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Monday, May 25, 2009

SUBPRIME CRISIS SYMPOSIUM

Subprime crisis was unleashed by bank-shielding policymakers: expert


Staff writer

The global financial crisis is not the result of the failure of markets but of a series of government policy mistakes — prescriptions for which have been circulating for a long time but were largely ignored, a U.S. expert told a recent seminar in Tokyo.

Charles Calomiris, professor of financial institutions at Columbia University Graduate School of Business, said the crisis is only the worst episode of what he described as "the most destructive 30 years of finance in world history."

"Over the last 30 years, we've had 140 national financial crises around the world that have produced total losses in the financial system in those countries in excess of 1 percent of their GDP. In about 20 of those cases, the (losses reached) more than 10 percent of GDP," he said. "Nothing like that has ever happened before."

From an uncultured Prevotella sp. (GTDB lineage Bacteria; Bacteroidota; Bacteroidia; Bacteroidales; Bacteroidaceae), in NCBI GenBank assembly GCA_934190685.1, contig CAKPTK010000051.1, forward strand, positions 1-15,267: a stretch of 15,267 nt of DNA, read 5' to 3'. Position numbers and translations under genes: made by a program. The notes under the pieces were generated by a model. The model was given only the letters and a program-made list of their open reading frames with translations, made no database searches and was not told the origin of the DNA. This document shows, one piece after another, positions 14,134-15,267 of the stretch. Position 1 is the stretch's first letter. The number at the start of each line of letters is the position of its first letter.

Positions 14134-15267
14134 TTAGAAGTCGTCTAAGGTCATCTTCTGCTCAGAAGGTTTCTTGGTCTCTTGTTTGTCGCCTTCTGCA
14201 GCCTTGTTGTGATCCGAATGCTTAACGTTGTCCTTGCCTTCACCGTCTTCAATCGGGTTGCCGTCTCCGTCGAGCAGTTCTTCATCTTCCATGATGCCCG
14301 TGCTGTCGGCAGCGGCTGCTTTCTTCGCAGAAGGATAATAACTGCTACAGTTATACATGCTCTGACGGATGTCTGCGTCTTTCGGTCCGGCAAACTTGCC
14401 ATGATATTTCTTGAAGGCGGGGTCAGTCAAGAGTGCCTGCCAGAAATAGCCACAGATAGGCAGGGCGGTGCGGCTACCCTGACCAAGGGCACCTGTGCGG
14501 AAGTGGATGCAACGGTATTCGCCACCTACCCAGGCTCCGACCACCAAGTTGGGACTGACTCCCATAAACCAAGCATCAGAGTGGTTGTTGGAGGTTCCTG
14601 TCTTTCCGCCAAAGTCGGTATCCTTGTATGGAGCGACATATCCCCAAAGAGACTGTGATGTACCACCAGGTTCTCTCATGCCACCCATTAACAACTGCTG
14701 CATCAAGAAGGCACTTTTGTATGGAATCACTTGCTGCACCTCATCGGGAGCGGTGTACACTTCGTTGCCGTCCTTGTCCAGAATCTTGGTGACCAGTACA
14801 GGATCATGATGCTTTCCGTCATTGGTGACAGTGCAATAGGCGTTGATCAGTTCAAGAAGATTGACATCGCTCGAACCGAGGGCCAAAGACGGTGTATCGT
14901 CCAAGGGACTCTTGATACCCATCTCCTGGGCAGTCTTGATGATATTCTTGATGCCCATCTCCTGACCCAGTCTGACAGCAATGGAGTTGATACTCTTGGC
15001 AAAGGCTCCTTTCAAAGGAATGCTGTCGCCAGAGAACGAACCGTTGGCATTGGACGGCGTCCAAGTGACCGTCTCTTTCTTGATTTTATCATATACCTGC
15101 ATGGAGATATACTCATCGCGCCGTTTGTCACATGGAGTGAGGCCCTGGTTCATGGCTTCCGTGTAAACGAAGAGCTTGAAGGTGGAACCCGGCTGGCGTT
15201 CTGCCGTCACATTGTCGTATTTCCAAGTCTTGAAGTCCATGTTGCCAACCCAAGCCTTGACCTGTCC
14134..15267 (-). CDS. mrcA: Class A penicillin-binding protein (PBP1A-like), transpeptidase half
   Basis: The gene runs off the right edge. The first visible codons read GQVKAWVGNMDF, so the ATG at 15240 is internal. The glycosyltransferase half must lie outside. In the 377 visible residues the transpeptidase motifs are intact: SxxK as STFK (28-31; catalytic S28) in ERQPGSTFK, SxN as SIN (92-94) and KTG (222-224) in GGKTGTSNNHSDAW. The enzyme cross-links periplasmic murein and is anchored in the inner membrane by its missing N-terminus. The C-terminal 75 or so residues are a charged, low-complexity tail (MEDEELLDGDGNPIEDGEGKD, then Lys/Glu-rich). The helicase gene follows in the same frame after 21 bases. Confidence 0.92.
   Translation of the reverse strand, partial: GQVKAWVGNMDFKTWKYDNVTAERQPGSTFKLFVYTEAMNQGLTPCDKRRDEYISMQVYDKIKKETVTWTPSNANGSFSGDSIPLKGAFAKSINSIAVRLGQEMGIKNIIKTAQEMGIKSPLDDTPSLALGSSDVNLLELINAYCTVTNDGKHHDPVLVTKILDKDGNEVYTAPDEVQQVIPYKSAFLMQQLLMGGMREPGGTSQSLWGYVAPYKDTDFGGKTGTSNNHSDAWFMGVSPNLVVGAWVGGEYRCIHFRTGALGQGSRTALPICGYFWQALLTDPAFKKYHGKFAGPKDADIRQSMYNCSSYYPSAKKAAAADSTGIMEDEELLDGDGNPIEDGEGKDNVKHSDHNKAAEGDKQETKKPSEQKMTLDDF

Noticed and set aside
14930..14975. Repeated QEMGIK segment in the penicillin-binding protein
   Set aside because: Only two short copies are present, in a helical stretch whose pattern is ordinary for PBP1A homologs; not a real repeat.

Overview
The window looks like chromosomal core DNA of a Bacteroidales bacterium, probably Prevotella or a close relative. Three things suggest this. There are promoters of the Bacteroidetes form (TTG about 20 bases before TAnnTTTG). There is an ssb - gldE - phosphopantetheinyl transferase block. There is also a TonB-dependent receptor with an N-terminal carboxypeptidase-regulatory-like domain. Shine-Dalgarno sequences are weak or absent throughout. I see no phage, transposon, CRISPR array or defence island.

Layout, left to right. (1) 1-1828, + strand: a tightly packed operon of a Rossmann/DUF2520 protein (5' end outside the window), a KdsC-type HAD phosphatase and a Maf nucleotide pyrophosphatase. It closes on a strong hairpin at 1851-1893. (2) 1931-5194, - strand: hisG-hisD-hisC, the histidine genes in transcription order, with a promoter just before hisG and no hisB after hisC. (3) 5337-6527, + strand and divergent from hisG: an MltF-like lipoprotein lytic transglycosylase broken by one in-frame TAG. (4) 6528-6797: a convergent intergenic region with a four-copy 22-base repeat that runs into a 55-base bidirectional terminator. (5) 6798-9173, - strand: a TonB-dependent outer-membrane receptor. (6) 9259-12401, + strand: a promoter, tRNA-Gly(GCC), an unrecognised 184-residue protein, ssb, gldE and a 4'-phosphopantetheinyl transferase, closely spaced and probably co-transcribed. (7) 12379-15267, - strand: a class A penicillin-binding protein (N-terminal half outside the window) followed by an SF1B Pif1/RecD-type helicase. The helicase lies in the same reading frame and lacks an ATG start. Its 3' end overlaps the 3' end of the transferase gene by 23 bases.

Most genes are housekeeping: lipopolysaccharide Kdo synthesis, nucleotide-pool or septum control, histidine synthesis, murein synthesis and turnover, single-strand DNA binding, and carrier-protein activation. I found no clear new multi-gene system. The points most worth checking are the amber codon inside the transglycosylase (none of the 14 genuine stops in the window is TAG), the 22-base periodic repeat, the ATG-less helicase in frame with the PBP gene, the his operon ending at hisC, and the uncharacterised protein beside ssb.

Calomiris was speaking May 15 at a seminar organized by Keizai Koho Center under the theme, "The subprime crisis: What went wrong, and why it is so hard to fix?"

What caused the crisis, the financial historian said, were government policies that "offered almost unlimited protection to banks, which has encouraged the worst kind of risk-taking and removed the only real source of discipline on banks, which is depositors."

Thanks to virtually unlimited protection, depositors ceased being a source of discipline because they no longer had anything to lose, he said. And the failure of regulatory authorities to compensate that loss of discipline with more accurate ways of measuring risk led to "the most destructive 30 years of finance in world history," he said.

"This was not a crisis that came as a result of mass insanity by the market. This was a crisis that came about as a result of very large government policy distortions" that created incentives for people to take risky actions that led to disaster, he said.

In the case of the United States, the first mistake was the "extremely loose monetary policy" it adopted in the early half of this decade, Calomiris said.

The Federal Reserve knew it was doing something unprecedented, and perhaps for good reason: There was a need to keep a sea of liquidity going amid the high oil prices and political risks that were prevailing in the post-9/11 terrorism environment, he said.

From this point on, regulators fell asleep, Calomiris said.